Friday, Aug. 4, 2006
(Washington, D.C.) — The drug safety bill introduced Thursday by Senate health committee leaders is a good first step toward protecting consumers from dangerous prescription drugs, and Consumers Union will work along with drug safety activists from across the nation to strengthen the bill so regulators have the necessary tools to stop companies from gaming the system.
“This bill sets up a basic drug safety framework, and gives the FDA more power to deal with risky medicines, rather than letting the drug companies take the lead as they do now,” said Bill Vaughan, senior policy analyst with Consumers Union, publisher of Consumer Reports.
“We hope to work with Senate health leaders to strengthen this legislation even more and ensure drug safety in this nation is an open and public process,” Vaughan said of the bipartisan bill introduced by Senators Enzi and Kennedy, chairman and ranking member of the Senate Health Committee.
“We will try to make sure the voices of drug safety victims are heard in the debate so Congress understands that we can’t afford to repeat the tragedies caused by our current system,” he added.
Consumers Union cited as major positive steps a requirement that some clinical drug trials and their results be made public, and the ability to impose monetary fines on drug companies that fail to comply with certain risk management requirements. CU wants to strengthen those sections so that all clinical trials also are made public, trial results are reported in a timely manner, and trials completed before the legislation are made public. CU also wants to increase the penalty amounts so drug companies will take violations much more seriously.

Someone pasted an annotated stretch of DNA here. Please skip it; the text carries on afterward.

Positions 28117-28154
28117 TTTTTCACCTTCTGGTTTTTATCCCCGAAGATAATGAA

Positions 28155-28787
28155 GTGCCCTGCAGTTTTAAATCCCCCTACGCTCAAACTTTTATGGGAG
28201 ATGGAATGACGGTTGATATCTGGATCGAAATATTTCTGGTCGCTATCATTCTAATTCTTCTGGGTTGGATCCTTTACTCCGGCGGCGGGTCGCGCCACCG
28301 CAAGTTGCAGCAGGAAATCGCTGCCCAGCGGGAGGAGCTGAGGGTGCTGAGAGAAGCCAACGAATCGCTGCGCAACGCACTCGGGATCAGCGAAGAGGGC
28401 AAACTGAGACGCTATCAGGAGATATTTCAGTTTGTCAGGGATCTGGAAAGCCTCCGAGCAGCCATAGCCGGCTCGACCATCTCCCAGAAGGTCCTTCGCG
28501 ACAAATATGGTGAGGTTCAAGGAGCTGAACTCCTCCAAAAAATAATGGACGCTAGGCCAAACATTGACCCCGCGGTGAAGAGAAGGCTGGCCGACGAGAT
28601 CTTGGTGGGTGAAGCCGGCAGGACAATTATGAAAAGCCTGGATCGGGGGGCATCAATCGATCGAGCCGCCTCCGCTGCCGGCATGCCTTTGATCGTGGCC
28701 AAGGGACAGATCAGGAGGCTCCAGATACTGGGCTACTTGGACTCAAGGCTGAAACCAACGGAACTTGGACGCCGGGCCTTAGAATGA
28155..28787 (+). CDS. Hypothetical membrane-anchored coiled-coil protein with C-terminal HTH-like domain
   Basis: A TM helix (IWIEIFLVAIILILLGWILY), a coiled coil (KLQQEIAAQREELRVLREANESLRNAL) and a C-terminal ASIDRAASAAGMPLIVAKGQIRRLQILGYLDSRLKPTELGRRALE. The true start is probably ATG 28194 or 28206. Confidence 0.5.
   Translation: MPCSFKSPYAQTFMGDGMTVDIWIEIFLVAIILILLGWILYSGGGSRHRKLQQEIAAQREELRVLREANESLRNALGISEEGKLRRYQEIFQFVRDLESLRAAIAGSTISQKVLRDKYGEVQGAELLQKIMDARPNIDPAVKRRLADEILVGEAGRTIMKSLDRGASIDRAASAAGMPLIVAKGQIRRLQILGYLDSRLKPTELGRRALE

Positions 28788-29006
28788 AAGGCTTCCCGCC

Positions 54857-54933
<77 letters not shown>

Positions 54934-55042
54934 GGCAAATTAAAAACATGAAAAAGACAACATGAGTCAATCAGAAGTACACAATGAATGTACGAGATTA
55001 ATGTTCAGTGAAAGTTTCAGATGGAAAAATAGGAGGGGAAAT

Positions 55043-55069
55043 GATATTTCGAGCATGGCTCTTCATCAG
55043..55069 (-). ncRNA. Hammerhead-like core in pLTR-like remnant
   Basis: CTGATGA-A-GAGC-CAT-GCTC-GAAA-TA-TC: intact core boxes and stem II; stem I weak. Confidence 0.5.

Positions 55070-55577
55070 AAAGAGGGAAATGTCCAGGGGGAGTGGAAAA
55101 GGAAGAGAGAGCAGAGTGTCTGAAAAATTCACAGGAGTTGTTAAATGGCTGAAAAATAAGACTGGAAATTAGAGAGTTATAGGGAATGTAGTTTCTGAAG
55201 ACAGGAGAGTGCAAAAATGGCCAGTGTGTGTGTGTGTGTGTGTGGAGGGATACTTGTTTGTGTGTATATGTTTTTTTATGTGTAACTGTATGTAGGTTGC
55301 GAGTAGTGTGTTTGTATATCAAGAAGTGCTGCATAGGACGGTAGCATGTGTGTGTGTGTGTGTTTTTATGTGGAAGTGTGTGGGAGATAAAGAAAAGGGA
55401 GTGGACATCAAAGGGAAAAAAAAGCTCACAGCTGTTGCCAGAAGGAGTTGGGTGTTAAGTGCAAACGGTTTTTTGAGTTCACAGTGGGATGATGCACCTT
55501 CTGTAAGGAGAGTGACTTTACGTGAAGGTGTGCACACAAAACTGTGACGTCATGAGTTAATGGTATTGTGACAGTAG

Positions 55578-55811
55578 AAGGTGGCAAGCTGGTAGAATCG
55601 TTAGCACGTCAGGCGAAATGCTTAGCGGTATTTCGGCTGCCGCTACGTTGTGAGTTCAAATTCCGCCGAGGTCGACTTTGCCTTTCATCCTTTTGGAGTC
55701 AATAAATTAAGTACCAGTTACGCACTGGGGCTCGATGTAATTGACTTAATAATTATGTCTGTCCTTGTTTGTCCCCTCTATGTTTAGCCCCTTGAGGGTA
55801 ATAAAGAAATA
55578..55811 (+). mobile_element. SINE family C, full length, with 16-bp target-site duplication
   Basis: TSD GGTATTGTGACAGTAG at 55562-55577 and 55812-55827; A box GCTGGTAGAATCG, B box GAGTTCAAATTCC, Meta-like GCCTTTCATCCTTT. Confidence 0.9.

The legislation also would allow the FDA to prohibit direct-to-consumer advertising for two years for those new drugs that have outstanding safety questions. While this is a major improvement, CU supports a three-year moratorium on marketing of these new drugs so enough information can be collected on whether the medicines are safe.
CU would like the legislation to address concerns raised in a recent survey of FDA scientists who said they were pressured by the drug industry and supervisors within the FDA to downplay or ignore safety concerns. Providing public access to negotiations between the drug industry and regulators would improve that climate.
“We would like the safety process to be open and public, so FDA scientists feel free to debate safety concerns without fear of retaliation,” Vaughan said.
Vaughan also urged Congress to increase user fees on the drug industry to fully fund FDA drug safety efforts, including clinical trials and computer modernization, and to ensure those fees aren’t tied to new drug approvals.
“With some amendments, this good bill can be made a great bill for American consumers.”
For more information on CU’s drug safety efforts, go to ConsumersUnion.org
Contact: Bill Vaughan, Susan Herold